GLEN ALLEN, VA -- The market for sensors and "smart" materials used in clothing will grow from roughly $212 million this year to more than $1.8 billion by 2021, according to a new report from industry analyst firm NanoMarkets.
Highlights from the Report:
Smart clothing might finally evolve to become the computing devices of the future with watches, displays, etc. being printed on fabrics. However, the materialization of either scenario depends on the industry's response in the direction of removing the main barriers to mass adoption of smart clothing. These historically have been, and continue to be, three key areas at the center of development: improved connectivity between modules, improved washability of smart fabrics, and standardized protocols. Here, then, lies the opportunity for both materials and sensor manufacturers to develop new and improved types of smart fabrics and sensors: lighter and soft flexible sensors, functional fabrics, conductive polymers, and even fibertronics -- electronically functionalized textile yarns without the need for attached sensors.
For suppliers of sensor devices, new techniques are in development, and attempts to standardize smart clothing are underway. Devices must also satisfy the requirements of end consumers and be perceived as value-integrated products, well-integrated with other devices and the greater Internet-of-Things. Siloed solutions will be replaced by wearable clothing that integrates multiple sensors, ultimately solving application-oriented needs -- though such functionality may not find favor with customers if it's merely what can be achieved through a smartphone, nor if it requires such a peripheral device as a control unit. NanoMarkets projects the market for sensors in smart clothing will grow from roughly $187 million in 2014 to $476 million by 2018, and $983 million by 2021.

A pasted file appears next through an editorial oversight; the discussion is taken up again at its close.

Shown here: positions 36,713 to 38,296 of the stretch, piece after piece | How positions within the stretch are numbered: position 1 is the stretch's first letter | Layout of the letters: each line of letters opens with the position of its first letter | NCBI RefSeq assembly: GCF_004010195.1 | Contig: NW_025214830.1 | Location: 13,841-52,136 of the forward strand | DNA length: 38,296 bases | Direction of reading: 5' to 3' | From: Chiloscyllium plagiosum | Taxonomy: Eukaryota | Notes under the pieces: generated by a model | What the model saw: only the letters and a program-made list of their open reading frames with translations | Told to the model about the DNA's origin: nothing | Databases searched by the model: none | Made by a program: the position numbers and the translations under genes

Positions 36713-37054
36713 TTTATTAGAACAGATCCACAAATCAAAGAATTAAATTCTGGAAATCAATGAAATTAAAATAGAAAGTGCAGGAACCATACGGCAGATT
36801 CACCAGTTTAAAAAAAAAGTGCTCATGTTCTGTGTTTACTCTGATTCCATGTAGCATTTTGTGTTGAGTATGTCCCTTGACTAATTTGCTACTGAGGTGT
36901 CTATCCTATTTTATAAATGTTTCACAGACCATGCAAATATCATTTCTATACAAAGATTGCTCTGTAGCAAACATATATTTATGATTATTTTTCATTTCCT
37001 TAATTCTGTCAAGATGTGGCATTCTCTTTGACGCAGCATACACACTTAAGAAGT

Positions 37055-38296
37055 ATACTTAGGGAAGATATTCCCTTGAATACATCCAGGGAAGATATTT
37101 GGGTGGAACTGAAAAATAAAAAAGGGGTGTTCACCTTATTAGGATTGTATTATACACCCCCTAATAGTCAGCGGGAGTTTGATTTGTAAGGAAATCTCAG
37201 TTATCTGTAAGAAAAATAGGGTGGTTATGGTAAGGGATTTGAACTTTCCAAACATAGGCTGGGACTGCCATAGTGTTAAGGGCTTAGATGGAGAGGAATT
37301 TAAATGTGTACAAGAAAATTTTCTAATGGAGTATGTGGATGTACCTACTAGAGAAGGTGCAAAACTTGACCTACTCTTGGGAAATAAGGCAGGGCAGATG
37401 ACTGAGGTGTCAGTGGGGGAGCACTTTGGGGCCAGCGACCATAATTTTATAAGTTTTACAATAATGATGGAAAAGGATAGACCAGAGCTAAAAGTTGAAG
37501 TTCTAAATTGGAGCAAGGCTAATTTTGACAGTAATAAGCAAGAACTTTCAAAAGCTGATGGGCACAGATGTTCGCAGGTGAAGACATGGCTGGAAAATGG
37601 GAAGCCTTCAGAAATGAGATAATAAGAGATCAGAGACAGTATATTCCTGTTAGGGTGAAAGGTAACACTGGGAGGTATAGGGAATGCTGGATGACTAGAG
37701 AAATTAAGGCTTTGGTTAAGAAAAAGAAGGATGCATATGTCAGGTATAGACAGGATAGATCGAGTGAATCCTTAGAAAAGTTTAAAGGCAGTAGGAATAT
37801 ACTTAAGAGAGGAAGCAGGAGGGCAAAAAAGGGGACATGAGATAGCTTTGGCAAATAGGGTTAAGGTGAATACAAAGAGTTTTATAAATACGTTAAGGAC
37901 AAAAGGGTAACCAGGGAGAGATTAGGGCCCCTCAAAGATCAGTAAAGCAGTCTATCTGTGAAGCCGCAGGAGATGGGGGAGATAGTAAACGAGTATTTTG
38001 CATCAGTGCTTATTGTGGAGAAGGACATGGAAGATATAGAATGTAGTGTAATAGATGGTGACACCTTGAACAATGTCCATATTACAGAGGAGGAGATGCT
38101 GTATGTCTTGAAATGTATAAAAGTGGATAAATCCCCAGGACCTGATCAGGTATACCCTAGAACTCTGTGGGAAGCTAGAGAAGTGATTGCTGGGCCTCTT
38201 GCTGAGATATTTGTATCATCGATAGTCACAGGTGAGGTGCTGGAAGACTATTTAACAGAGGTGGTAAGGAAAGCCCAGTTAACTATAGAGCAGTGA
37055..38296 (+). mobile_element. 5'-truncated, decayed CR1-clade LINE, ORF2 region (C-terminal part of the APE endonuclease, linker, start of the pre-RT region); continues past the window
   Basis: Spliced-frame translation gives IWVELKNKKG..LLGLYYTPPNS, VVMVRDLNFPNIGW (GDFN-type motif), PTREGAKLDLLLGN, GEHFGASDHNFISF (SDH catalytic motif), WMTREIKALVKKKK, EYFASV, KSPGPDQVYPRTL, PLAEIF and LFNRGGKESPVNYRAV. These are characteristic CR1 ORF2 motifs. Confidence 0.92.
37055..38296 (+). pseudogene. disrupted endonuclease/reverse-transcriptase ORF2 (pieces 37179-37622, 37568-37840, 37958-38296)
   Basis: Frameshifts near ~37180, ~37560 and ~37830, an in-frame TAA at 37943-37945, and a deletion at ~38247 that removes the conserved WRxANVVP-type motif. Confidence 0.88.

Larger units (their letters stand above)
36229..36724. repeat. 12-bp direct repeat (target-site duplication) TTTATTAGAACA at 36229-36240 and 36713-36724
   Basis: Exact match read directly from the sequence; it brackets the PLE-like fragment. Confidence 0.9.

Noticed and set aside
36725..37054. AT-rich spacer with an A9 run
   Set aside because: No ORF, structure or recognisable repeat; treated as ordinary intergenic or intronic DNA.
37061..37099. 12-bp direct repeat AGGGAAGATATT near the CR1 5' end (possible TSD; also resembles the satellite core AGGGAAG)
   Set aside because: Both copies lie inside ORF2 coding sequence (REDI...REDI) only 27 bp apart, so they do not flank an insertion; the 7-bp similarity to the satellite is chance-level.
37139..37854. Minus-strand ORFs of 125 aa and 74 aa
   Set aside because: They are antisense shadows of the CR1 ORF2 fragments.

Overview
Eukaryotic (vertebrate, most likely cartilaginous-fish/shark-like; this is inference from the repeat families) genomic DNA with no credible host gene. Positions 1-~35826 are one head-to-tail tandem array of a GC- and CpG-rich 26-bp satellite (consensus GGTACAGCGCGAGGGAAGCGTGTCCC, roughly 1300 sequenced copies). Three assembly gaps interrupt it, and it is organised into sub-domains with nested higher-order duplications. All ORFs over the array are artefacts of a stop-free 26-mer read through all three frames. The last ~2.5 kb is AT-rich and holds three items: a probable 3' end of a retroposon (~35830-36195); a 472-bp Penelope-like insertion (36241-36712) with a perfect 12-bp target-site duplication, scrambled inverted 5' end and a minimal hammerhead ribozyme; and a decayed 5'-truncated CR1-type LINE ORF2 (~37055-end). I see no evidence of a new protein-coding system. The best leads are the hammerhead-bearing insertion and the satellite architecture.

For fabric and material suppliers, we see areas of opportunity in developing smart sensing fabrics, replacing metallic fibers with conductive polymers, and ultimately integrating nanomaterials (especially carbon nanotubes). Flexible and stretchable electronics, either through structural consideration or by exploring novel materials, have imparted mechanical compliance and bio-compatibility to otherwise rigid and brittle electronic devices. NanoMarkets projects The market for such smart materials in smart clothing is currently (and understandably) quite smaller compared with the sensor side, but we expect a far higher growth trajectory that will nearly equalize the two by the end of our forecast period -- growing from roughly $24 million in 2014 to $225 million by 2018, and $849 million by 2021.
Overall, NanoMarkets projects the smart clothing materials and sensor market to grow from $212 million in 2014 to $701 million by 2018 and $1.8 billion in 2021. Sports and healthcare segments are expected to lead the way, followed by military and fashion segments. In sensors, bio-sensors will dominate followed by pressure sensors. In the case of materials, we expect conductive polymers and conductive yarns to capture the most market share.
Details of the new report, "Smart Clothing Markets: Opportunities for Sensors and Smart Materials," including a downloadable excerpt, are available at: http://nanomarkets.net/market_reports/report/smart-clothing-markets-opportunities-for-sensors-and-smart-materials